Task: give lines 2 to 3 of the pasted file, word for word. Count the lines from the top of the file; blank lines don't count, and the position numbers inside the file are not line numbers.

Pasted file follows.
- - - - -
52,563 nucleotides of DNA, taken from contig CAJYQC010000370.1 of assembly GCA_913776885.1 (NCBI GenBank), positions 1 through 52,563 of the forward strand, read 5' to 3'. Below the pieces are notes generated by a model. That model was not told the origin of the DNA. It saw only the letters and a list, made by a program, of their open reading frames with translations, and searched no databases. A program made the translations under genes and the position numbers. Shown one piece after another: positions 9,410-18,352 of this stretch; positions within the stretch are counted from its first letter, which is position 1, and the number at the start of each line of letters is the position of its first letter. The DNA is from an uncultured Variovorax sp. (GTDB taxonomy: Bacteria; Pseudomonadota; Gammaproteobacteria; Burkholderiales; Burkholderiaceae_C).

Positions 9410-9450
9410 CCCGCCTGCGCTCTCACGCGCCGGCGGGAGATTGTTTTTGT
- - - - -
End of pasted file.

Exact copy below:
Positions 9410-9450
9410 CCCGCCTGCGCTCTCACGCGCCGGCGGGAGATTGTTTTTGT